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Case Reports in Psychiatry
Volume 2017 (2017), Article ID 2402731, 11 pages
https://doi.org/10.1155/2017/2402731
Case Report

Catatonia Secondary to Sudden Clozapine Withdrawal: A Case with Three Repeated Episodes and a Literature Review

1College of Medicine, University of Kentucky, Lexington, KY 40506, USA
2Pharmacy, Eastern State Hospital, Lexington, KY 40511, USA
3University of Kentucky Mental Health Research Center, Eastern State Hospital, Lexington, KY 40511, USA
4Psychiatry and Neurosciences Research Group (CTS-549), Institute of Neurosciences, University of Granada, 18971 Granada, Spain
5Biomedical Research Centre in Mental Health Net (CIBERSAM), Santiago Apóstol Hospital, University of the Basque Country, 01004 Vitoria-Gasteiz, Spain

Correspondence should be addressed to Jose de Leon; ude.yku@noeledj

Received 27 January 2017; Accepted 26 February 2017; Published 15 March 2017

Academic Editor: Toshiya Inada

Copyright © 2017 John Bilbily et al. This is an open access article distributed under the Creative Commons Attribution License, which permits unrestricted use, distribution, and reproduction in any medium, provided the original work is properly cited.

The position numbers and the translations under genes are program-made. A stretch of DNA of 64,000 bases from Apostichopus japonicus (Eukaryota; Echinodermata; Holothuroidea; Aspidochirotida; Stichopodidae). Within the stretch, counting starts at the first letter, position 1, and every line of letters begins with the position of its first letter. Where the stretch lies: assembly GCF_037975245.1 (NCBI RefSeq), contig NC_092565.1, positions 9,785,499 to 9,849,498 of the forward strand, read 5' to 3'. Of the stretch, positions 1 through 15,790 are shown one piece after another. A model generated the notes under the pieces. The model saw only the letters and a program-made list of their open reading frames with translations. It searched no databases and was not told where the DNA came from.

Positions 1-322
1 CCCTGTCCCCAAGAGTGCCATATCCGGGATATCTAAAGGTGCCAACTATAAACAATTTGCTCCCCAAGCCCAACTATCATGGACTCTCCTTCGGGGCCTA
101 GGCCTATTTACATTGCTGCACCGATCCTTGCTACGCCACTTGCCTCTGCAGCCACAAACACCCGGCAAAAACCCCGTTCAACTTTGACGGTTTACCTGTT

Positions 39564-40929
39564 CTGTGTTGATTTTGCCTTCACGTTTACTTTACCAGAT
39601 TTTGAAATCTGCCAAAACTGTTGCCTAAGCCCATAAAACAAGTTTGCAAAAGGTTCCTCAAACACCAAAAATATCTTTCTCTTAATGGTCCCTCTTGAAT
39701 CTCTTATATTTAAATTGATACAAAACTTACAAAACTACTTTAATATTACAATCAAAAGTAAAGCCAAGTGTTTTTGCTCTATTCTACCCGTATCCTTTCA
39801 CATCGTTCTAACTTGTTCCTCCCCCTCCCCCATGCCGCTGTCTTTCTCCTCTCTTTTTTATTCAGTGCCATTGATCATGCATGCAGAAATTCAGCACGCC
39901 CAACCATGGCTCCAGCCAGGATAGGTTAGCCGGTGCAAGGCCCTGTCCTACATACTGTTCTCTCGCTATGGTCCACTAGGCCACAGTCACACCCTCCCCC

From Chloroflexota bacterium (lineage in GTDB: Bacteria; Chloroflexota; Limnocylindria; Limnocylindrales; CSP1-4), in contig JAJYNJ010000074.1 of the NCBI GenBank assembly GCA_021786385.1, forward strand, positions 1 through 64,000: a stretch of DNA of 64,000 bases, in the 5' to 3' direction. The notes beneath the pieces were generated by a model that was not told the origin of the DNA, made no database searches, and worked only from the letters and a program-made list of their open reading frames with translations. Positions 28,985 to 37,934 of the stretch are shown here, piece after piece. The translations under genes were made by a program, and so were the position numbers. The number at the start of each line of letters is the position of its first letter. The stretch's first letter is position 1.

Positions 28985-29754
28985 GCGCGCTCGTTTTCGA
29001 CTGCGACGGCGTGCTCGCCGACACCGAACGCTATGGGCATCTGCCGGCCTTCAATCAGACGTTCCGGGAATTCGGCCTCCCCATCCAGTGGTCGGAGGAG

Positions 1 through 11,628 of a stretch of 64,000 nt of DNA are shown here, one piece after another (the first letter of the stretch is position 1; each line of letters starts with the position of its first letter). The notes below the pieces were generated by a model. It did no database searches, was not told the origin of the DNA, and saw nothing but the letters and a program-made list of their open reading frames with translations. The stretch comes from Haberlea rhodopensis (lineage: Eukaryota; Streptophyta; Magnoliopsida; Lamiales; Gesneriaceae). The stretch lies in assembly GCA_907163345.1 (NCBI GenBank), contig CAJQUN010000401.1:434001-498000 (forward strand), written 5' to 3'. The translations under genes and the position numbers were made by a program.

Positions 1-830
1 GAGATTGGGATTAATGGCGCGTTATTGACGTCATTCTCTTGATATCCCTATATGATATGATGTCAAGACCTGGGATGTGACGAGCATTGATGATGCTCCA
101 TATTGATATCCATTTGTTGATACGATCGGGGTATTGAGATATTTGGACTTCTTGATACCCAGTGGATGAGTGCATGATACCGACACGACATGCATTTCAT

Abstract

A literature search identified 9 previously published cases that were considered as possible cases of catatonia secondary to sudden clozapine withdrawal. Two of these 9 cases did not provide enough information to make a diagnosis of catatonia according to the Diagnostic and Statistical Manual, 5th Edition (DSM-5). The Liverpool Adverse Drug Reaction (ADR) Causality Scale was modified to assess ADRs secondary to drug withdrawal. From the 7 published cases which met DSM-5 catatonia criteria, using the modified scale, we established that 3 were definitive and 4 were probable cases of catatonia secondary to clozapine withdrawal. A new definitive case is described with three catatonic episodes which (1) occurred after sudden discontinuation of clozapine in the context of decades of follow-up, (2) had ≥3 of 12 DSM-5 catatonic symptoms and serum creatinine kinase elevation, and (3) required medical hospitalization and intravenous fluids. Clozapine may be a gamma-aminobutyric acid (GABA) receptor agonist; sudden clozapine withdrawal may explain a sudden decrease in GABA activity that may contribute to the development of catatonic symptoms in vulnerable patients. Based on the limited information from these cases, the pharmacological treatment for catatonia secondary to sudden clozapine withdrawal can include benzodiazepines and/or restarting clozapine.